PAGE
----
Monthly Archives: November 2012
I just walked into a cloakroom at one of my clients and was struck by a smell of deodorant I have not smelt years. Immediately I was transported back in time to 13 years old, in front of my class at the beginning of a school day. I had just finished a sneaky cigarette before class (SO glad I don’t smoke anymore!). To avoid any trouble from the teacher, I had doused myself in Lynx spray-on deodorant (I think they call it “Axe” in Belgium). Even now, thinking about this moment, I can literally see the place of was standing in: Downstairs, just in the door, next to the office of the “head of lower school” surrounded by little uniformed people like myself. The same smell as today…
Proust would perhaps call this my “Madeleine” and the NLP folk would say I had “anchored” that moment in my memory via the smell. Whenever I smell that precise thing, I will remember that time, that place, those feelings. How powerful that sense of smell is!?!!
Can we use this for learning? Could we use anchoring to help people remember things they learnt?
In NLP, the idea of anchoring is well established and used in multiple applications. For example, if I were helping someone who gets stressed when presenting, I could use an anchoring technique to help them create a link between a calm successful good moment and a specific image (or holding two specific fingers together, or whatever….). Then, when they are preparing to present and getting stressed, they can just think of that image, or hold those two fingers together and they will get back that sense of calm and success.
How else can we apply this idea for learning?
Could we introduce specific images or key sounds (or smells?) or words during training, so that people can later remember what they learnt on cue? Or help reinforce all those good promises made at 4.30pm at the end of a training day? (Promises that are normally forgotten the minute they walk out of the door…). Would this work? How? Would it be ethical or would it be brainwashing?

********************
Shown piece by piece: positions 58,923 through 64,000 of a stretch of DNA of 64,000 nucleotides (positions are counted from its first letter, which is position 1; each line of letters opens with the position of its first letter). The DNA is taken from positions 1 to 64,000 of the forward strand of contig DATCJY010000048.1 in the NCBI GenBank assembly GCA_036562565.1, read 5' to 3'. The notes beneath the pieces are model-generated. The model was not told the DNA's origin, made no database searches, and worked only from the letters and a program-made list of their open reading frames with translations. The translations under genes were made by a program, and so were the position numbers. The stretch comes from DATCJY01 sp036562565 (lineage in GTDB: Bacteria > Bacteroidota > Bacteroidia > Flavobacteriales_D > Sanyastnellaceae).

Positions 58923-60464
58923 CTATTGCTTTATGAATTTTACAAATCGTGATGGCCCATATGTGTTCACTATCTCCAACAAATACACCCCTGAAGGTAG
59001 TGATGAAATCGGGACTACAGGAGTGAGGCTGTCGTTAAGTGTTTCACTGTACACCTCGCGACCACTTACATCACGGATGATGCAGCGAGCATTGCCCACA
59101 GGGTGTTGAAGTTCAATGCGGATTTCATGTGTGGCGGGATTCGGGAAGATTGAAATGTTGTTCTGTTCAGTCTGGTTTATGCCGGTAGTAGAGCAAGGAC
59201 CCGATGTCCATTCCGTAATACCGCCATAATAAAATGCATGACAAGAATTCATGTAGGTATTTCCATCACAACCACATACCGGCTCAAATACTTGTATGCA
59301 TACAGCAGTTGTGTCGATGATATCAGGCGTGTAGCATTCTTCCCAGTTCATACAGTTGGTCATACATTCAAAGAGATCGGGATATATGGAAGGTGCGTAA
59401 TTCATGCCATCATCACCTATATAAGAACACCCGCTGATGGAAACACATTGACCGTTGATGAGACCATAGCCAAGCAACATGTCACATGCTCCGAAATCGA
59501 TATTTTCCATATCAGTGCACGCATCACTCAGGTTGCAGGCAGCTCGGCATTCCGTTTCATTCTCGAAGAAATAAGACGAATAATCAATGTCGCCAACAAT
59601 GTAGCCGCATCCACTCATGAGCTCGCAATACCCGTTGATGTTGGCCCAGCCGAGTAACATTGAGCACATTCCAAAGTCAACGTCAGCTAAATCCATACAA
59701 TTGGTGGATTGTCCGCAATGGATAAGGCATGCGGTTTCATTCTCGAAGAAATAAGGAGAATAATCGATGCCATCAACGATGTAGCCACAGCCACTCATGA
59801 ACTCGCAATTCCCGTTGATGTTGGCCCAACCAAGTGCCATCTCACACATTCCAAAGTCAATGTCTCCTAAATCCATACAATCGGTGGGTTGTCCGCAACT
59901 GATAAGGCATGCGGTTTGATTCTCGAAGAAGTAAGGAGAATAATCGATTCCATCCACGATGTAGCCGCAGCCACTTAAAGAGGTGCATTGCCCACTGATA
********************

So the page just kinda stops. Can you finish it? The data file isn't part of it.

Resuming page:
For example, at 4.30pm on the last day of Presentation Skills training, I would ask participants to tel me what 1 key thing they will do differently next time they create or deliver a presentation. Perhaps someone answers: “I will be sure to repeat my money message at least 3 times during the next presentation” and another replies “I will use the diamond structure when I develop my presentation.” I might then ask them to spend a moment drawing a little image (whatever) which they might then even spray with a specific perfume. I ask them to spend time thinking about what they learnt and what they want to do next time, whilst smelling or looking at this image. The anchor is made.
Maybe the next day, they will go to the office and create a PowerPoint template with a first slide with their image on it. That way, the next time they open PowerPoint to make a presentation, they will see the Inge and remember all they promised themselves. In the other example (repeating message) just before they go to present, they might smell and look their image in order to remember to repeat at least 3 times the key message. Or maybe a colleague sits in the back of the room occasionally flashing a picture of the image to stimulate them.
As I’m sitting in the cafe having a quick lunch, I can’t take the time to think of other applications in, for example, communication training or leadership. I’ll let you do that…
What do you think? Worth pursuing?
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Watch this space!